So, my friends, I am sharing with you our recipe for Perfect Pulled Pork today. We start by brining our pork shoulder or pork butt. We follow that with a pulled pork rub, which imparts wonderful spicy, sweet and smoky flavor, before we put the pork on our grill with a smoker box. We remove the smoked pork shoulder from the grill and finish our bbq pulled pork in the slow cooker. Also sharing our tips for reheating pulled pork.
But first, the backstory; cuz you know I’m all about the backstory.
We spent 10 years living in a suburb of Nashville, Tennessee. Both of my babies were born there and we have nothing but very fond memories of that town. We were there when Garth Brooks was taking country music by storm and when Keith Urban was just being ‘discovered’.
We lived 5 minutes from Waylon Jennings’ home and my kids grew up singing ‘Only Daddy That’ll Walk the Line’ like other kids grow up singing ‘Itsy Bitsy Spider.’
Nashville is a great foodie town and living in Nashville also spoiled us with all the great barbecue offerings available. There was a little hole in the wall barbecue restaurant 3 miles from our home that we frequented often and always when friends and family were in town.
Sadly, that little barbecue restaurant (Herbert’s) is no longer there, but then again, neither are we! All this to say, my family loves their baby back ribs and pulled pork AND we have very high standards.
When I worked at Williams-Sonoma several years ago it seems like everyone ended up with a Williams-Sonoma gift under the Christmas tree. One Christmas, Terry was gifted with a smoker box for our gas grill in the hopes that we might be able to replicate Herbert’s pulled pork.
Ever since then we’ve been working to perfect our smoked pork shoulder or butt. Our first efforts were ‘eh’, but we persevered and now have it down to a science. Making a great pulled pork really isn’t difficult, it just takes time. We do believe that the brine, the pulled pork rub and finishing the bbq pulled pork in a slow cooker are important elements of our success.
It’s not the kind of meal that you can decide in the morning to make for dinner that night. It does take a little forethought, but it is worth every bit of that advance planning.
And I’ll make a disclaimer right here…if you have a dedicated smoker or are a barbecue purist, you might not see a need for finishing your bbq pulled pork in a slow cooker or crockpot. However, after several different tries, we are more than willing to throw bbq traditions to the wind because this is some outstanding pulled pork. Here are our suggestions for perfect pulled pork.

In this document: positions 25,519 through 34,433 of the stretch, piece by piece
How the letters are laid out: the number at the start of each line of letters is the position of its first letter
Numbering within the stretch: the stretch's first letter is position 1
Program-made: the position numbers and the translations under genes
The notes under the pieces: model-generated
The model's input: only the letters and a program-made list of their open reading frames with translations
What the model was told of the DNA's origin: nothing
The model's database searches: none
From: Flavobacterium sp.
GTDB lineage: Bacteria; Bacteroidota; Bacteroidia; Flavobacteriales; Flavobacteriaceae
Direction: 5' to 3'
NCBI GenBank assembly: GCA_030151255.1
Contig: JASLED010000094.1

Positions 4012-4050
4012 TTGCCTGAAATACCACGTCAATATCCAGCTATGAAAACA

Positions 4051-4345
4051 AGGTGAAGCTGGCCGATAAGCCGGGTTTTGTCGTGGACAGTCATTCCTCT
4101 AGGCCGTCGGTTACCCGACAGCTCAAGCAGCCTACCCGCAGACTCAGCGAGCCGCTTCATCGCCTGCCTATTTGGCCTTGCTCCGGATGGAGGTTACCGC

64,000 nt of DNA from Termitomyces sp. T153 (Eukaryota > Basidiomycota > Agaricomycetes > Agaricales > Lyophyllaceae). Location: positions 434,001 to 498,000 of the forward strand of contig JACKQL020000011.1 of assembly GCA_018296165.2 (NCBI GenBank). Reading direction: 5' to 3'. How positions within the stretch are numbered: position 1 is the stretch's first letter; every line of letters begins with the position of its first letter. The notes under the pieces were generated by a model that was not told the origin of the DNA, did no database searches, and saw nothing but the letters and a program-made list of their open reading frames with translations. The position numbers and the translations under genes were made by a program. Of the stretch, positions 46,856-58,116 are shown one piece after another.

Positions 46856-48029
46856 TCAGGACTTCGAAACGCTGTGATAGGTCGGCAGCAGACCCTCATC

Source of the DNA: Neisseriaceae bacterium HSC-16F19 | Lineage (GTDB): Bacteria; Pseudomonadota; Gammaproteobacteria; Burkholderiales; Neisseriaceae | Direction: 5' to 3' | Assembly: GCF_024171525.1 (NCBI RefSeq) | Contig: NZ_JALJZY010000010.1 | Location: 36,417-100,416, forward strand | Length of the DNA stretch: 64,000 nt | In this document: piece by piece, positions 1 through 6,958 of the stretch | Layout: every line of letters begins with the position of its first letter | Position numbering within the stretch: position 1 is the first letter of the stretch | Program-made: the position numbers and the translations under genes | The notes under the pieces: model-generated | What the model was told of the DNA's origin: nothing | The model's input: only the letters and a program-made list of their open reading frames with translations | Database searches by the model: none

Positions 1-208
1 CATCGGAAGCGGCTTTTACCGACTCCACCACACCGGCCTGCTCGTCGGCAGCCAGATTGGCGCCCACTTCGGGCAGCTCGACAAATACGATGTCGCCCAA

What Cut of Meat Should I Use?
If you ask 10 people, you will probably get 5 who swear by smoking a pork shoulder for your pulled pork and 5 who say you absolutely must use a pork butt for your bbq pulled pork.
Both cuts come from the shoulder of the pig, but the butt has more marbling throughout the meat. I have used both with success.
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Tips for Perfect Smoked Pork Shoulder or Butt
- Since we don’t have a dedicated smoker, we use our gas grill and it works just fine. Without a smoker, you will need a smoker box. You put your wet wood chips in the box over your heat element and the smoke comes out the perforations in the box. We like Hickory, but Weber makes Applewood, Pecan, Mesquite, and Cherrywood. If you don’t have a smoker box, you can make one with aluminum foil as shown here.
- You need a thermometer that can stay in your grill. We have one built into our grill, but use a second just to be sure.
- You will also need a meat thermometer.
- Soak your woodchips at least 15 minutes before you put them in your smoker box. Tip: it’s better to use too few than too many chips in your smoker box. Ideally, you will have a single layer that you will replenish or replace a couple of time throughout the day. We just keep chips soaking in the water next to our grill. We also keep a small aluminum trash can to discard the burnt chips that are no longer smoking. When they are completely black, discard them. We discard the blackened chips about 3-4 times during the 12-15 hour smoking period.
- Plan to start the process for your smoked pork shoulder or butt 48-72 hours before you plan to eat it. There is very little hands-on time; however, during the time your pork is on the grill, you do need to be around to make sure that the temperature is remaining constant at 225° and to replenish or replace your wet wood chips.
- Here’s our schedule when making our pulled pork:
Morning 2 days before you plan to eat your pulled pork…Brine (recipe below) your pork shoulder
Morning 1 day before you plan to eat your pulled pork …Coat pork with pulled pork rub (recipe below). Really work the pulled pork rub into the pork to impart the most flavor and then place it on your grill with a smoker box